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SIBERIAN AIRLINES SUES UKRAINE OVER DOWNED AIRCRAFT. On 15 October, lawyers for the Sibir airline that owned the passenger jet accidentally shot down on 4 October by a Ukrainian missile over the Black Sea announced that they have filed an initial $10 million suit against the Ukrainian government, RIA-Novosti reported. The lawyers said that Ukrainian claims of poverty are not convincing, and that attorneys will file more damage suits in the future on behalf of the families of the passengers and crew. VY
TRANSDNIESTER REPRESENTATIVES APPEAL TO DUMA. Deputies of the Supreme Soviet of the unrecognized Transdniester Republic have visited the Russian Duma and the Ukrainian parliament in recent days to press their case against the Moldovan central government, "Nezavisimaya gazeta" reported on 13 October. The deputies also met with officials in the Kremlin, the Foreign Ministry, and the Moscow city government. PG
UKRAINIAN PARLIAMENT WANTS ACCOUNTABILITY OVER RUSSIAN PLANE DOWNING. The parliament on 16 October approved a motion to request the Prosecutor-General's Office to institute criminal proceedings against Ukrainian military officials responsible for the 4 October downing of a Russian Tu-154 airliner over the Black Sea with an errant missile, Interfax reported. Deputy Prosecutor-General Oleksandr Atamanyuk told the agency that the Prosecutor-General's Office will consider opening a criminal case on the Tu-154 crash after it obtains an official report from a commission investigating the crash. JM
AMNESTY INTERNATIONAL SLAMS UKRAINE FOR HUMAN RIGHTS RECORD. Amnesty International on 15 October said torture and illtreatment of detainees as well as curtailment of the freedom of expression persist in Ukraine 10 years after it declared independence. "Ukraine's real commitment to human rights must be questioned. When formal complaints have been lodged and investigations opened in cases of alleged torture or illtreatment by police officers, they have been slow, frequently lacking in thoroughness, and often inconclusive," Amnesty International said. "Press freedom has also been curtailed through overt forms of harassment and intimidation, whereby journalists have been physically attacked by unknown assailants, sometimes resulting in death. The circumstances surrounding many of these attacks remain unresolved and only occasionally have those responsible been brought to justice," the world's human rights watchdog said. JM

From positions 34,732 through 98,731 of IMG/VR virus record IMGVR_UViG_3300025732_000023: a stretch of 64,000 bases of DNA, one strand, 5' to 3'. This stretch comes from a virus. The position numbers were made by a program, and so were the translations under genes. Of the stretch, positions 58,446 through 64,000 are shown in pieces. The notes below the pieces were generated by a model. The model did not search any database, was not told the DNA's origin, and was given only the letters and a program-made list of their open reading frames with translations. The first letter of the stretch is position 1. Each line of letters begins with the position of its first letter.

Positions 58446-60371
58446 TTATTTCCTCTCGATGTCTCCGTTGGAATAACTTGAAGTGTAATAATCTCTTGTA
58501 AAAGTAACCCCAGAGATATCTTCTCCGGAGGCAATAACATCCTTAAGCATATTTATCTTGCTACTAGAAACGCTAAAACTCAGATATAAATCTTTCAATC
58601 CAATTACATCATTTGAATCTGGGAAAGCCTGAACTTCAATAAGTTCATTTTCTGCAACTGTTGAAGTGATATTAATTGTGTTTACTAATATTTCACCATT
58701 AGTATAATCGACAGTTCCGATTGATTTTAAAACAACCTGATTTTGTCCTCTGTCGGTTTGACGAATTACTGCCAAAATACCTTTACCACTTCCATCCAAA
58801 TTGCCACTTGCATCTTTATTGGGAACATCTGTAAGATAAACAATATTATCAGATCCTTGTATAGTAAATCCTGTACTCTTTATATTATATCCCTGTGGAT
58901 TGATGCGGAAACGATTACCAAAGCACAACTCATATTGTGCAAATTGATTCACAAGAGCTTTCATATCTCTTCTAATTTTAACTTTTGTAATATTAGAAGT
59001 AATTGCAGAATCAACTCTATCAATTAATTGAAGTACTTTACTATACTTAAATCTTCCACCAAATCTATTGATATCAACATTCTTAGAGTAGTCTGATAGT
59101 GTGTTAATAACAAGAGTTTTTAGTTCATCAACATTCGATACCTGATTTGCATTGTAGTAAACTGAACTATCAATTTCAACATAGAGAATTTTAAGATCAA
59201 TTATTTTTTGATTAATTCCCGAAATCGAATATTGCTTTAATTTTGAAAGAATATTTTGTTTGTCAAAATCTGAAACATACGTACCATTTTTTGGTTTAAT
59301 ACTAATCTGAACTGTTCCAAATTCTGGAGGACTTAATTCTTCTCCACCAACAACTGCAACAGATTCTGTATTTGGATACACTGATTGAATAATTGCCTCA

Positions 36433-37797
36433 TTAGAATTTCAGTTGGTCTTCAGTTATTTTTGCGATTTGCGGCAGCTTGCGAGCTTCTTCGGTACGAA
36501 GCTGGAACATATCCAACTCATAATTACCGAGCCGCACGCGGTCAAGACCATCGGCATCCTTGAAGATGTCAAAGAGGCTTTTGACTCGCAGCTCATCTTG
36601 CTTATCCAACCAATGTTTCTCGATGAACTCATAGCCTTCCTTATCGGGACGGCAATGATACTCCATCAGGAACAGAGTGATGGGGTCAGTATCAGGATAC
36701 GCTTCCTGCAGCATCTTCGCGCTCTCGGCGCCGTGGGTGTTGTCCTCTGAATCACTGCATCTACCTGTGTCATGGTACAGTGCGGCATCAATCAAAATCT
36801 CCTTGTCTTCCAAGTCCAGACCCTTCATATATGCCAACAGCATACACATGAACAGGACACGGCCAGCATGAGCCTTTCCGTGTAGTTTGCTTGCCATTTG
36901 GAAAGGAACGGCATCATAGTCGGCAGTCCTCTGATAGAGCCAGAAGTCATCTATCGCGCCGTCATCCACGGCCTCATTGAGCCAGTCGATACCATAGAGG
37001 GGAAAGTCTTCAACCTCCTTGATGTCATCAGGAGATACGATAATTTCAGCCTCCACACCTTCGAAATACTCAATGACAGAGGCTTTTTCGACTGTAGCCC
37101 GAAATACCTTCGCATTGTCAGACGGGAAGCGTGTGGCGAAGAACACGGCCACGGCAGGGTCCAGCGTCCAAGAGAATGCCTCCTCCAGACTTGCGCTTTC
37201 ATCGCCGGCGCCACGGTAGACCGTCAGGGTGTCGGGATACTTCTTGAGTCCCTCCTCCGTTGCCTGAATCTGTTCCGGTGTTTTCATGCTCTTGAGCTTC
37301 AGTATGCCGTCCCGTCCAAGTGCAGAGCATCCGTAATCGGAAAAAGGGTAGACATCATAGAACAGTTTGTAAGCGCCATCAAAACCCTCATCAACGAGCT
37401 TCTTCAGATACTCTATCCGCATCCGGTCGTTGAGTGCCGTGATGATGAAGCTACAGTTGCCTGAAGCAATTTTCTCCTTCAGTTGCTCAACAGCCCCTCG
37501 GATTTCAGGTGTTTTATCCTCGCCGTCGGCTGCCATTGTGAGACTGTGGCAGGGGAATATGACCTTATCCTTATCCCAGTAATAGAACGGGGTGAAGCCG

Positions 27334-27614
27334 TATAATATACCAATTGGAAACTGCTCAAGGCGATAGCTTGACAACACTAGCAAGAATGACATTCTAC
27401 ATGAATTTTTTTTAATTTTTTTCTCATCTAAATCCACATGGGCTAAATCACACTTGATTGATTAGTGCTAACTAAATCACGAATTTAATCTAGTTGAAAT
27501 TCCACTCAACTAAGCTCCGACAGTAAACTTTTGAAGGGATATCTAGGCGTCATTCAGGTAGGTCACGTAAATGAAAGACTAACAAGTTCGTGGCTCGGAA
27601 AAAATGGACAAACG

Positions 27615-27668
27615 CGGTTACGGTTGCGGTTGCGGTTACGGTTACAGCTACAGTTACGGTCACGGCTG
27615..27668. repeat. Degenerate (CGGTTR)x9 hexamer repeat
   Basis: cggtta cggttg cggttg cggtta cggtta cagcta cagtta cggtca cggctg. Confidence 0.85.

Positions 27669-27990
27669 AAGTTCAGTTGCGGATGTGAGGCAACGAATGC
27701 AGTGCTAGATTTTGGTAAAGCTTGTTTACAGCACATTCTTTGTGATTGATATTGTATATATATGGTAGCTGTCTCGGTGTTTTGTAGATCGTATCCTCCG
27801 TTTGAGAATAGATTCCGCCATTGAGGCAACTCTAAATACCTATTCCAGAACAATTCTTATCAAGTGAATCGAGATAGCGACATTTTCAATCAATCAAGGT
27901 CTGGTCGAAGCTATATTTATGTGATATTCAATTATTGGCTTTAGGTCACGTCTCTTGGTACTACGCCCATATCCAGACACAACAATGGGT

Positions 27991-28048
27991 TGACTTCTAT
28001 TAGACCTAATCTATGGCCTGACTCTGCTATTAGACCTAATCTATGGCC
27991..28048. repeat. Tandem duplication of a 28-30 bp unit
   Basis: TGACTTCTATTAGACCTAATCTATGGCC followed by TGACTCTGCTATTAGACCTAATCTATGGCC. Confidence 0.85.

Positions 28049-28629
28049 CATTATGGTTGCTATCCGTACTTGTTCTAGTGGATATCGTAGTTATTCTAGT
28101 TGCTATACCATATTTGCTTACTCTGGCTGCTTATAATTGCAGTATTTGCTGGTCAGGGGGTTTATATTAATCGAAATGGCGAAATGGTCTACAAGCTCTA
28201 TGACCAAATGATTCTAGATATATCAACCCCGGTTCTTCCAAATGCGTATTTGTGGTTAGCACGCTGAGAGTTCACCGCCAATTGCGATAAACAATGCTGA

UN MISSION TO RECOMMEND INVESTMENTS IN CHORNOBYL ZONE. Kalman Mizsei, the head of a UN mission working on Chornobyl-related problems, told journalists in Kyiv on 15 October that the mission will recommend that the international community invest in the Chernobyl zone, adding that the site is clean enough for economic development, AP reported. Mizsei said the risk to investments in the Chornobyl area "has significantly decreased" and the radiation-contaminated zone has been reduced to a very small territory. The mission studied the problems of the 30-kilometer exclusion zone around Chornobyl in July-August and will report its final conclusions regarding its development potential to the UN General Assembly and donor countries later in October after visiting radiation-affected areas in Belarus and Russia. According to Mizsei, the world's assistance policy should be shifted from humanitarian aid to concrete economic rehabilitation projects around Chornobyl. JM